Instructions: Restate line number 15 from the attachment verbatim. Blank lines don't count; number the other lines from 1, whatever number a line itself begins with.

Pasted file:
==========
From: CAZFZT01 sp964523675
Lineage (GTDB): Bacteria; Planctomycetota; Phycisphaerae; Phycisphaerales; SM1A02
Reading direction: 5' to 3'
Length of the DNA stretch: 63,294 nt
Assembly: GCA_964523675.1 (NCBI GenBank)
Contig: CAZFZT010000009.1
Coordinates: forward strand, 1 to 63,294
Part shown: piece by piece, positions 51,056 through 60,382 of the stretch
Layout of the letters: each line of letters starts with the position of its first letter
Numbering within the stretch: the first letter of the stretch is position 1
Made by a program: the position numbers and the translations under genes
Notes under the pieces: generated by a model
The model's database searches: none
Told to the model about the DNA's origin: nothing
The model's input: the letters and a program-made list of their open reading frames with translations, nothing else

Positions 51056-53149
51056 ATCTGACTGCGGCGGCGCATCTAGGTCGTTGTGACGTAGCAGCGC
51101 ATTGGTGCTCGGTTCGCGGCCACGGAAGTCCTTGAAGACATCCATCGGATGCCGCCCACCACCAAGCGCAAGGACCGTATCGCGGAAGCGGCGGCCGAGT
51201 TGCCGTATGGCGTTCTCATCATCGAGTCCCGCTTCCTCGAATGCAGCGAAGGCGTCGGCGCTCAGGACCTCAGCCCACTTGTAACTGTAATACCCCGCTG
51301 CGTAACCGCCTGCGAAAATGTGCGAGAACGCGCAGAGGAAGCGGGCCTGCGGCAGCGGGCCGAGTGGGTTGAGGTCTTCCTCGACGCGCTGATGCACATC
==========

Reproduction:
The model's input: the letters and a program-made list of their open reading frames with translations, nothing else